33 thoughts on “Standing for what they believe in

  1. The mainland Chinese diaspora is totally loyal to the regime, With a few opposed. But why is Nz flooding the country with PRC migrants when they are not loyal to Nz. This can’t end well.


    • Now the flood is bringing in more Indians than Chinese. The flotsam and jetsam of Brits and Polynesians is never ending to. My two Melanesian family members who are only alive because of the NZ health service are examples of migrants who have great loyalty and appreciation. Immigration at a rational rate and the problems go away.


      • Yes you have said in the past the pride your family have in nz. I was at the cricket the other week and the majority of my fellow kiwis were supporting india waving Indian flags. Will india or china ever have a white member of parliament post 1947 or a European represent them in sport? Maybe their governments could have affirmative action to get Europeans working for govt departments in India and China like we do. I have no loyalty to nz anymore.


      • I read a Chinese migrant comment just yesterday, “these days, when someone yells go home to China, it is regarded not as a racist insult or derogatory but actually as good advice.” The job and career prospects are now considered better in China for young skilled graduates.


      • Hendo, according to NZ statistics, 70% of NZ population is white and 15% Maori with the remaining 15% split between Indians, Chinese, Polynesians etc. You have to ask, why are the 85% whites and Maori not on the cricket grounds cheering NZ?


  2. Michael

    We humans maintain a significant capacity for delusional self-justification in the face of such evil.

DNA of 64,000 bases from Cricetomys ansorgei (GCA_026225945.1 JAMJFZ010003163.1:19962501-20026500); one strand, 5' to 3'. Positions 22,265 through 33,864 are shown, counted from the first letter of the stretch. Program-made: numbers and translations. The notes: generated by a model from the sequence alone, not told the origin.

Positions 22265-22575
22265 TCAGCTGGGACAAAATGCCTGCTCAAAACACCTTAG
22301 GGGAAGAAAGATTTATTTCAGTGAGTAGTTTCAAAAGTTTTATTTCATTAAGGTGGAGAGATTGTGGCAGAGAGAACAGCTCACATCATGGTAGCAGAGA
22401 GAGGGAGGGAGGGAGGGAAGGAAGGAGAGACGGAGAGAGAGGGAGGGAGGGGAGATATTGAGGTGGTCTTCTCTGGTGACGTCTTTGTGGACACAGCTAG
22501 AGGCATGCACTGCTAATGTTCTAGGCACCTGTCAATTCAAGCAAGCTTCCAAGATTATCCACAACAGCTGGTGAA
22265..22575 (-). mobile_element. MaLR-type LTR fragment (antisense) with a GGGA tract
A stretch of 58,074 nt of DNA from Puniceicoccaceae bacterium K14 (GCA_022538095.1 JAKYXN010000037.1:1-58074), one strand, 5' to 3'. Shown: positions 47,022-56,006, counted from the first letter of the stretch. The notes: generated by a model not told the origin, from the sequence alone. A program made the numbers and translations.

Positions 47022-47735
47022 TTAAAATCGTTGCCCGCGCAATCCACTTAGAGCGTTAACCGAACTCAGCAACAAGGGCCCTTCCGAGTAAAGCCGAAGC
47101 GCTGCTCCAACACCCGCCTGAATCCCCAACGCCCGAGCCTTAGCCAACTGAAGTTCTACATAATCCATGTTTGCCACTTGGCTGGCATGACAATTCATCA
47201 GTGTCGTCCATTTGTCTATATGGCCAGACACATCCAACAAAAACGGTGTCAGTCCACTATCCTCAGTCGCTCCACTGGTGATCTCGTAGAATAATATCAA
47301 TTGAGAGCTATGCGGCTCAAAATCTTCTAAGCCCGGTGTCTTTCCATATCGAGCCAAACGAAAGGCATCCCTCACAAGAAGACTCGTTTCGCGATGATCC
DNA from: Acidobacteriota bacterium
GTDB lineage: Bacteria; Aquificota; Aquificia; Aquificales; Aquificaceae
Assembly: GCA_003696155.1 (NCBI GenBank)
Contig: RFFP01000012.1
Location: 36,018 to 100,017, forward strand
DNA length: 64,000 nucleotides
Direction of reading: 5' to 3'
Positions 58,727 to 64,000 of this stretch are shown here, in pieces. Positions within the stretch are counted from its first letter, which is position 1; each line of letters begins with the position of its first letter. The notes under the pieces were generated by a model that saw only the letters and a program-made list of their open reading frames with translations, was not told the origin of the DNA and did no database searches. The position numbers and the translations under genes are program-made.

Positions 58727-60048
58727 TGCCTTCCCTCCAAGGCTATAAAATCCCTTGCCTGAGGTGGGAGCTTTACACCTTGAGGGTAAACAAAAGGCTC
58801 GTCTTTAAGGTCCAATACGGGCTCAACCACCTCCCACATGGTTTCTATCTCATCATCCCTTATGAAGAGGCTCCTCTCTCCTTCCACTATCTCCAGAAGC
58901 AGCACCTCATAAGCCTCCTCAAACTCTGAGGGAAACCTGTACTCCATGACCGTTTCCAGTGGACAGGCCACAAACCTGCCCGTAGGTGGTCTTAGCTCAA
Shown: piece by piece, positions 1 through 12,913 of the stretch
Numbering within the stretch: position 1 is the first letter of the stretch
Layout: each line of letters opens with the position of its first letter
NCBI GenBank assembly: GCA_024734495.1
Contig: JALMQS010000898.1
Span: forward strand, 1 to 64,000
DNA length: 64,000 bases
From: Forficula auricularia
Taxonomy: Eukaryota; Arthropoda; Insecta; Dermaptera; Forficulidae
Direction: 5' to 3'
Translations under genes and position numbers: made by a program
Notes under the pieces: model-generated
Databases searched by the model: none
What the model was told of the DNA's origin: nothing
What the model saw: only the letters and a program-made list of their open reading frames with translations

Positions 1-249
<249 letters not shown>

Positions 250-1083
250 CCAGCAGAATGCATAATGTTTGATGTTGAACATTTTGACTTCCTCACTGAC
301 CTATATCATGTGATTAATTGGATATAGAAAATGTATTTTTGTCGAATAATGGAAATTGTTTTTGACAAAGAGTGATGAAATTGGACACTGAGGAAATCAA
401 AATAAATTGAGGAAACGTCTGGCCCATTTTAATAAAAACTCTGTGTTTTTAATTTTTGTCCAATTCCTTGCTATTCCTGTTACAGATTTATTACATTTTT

– If I resigned from the China Council, someone else would just take my place.
    – China is a sovereign nation state, its internal policies are its own business.
    – Change is best effected by keeping the door open and dialogue continuing.
    – I personally loath the use of torture but it’s not just China, America does it too.
    – We are quietly making a difference behind the scenes.

    Etc. ad nauseum.

    Liked by 1 person

    • Indeed. Lots of that sort of thing, and quite a bit too of “I don’t care, someone else’s problem, I have profit targets to meet”. University vice-chancellors (represented on the China Council board) are among the worst, given what universities were once supposed to stand for.

      And, of course, we all – being human – have our own blindspots and thinks we delude ourselves about to justify our choices, our (in)actions.


  3. Another attempt to distill one of your articles to a short quote:- “” greater moral clarity “”..

    Yesteday the NZ Herald published an article that I rate the most wrong headed they have ever published. It was headlined “Learning to love North Korea”. See
    It did contain a single sensible sentence “” Research shows recognising others’ concerns as valid is key to resolving long-term conflicts. “‘ – well if you leave the words ‘as valid’ out it makes sense. The entire article reminded me of my father saying how when he grew up apologists would say ‘Hitler got the trains to run on time’.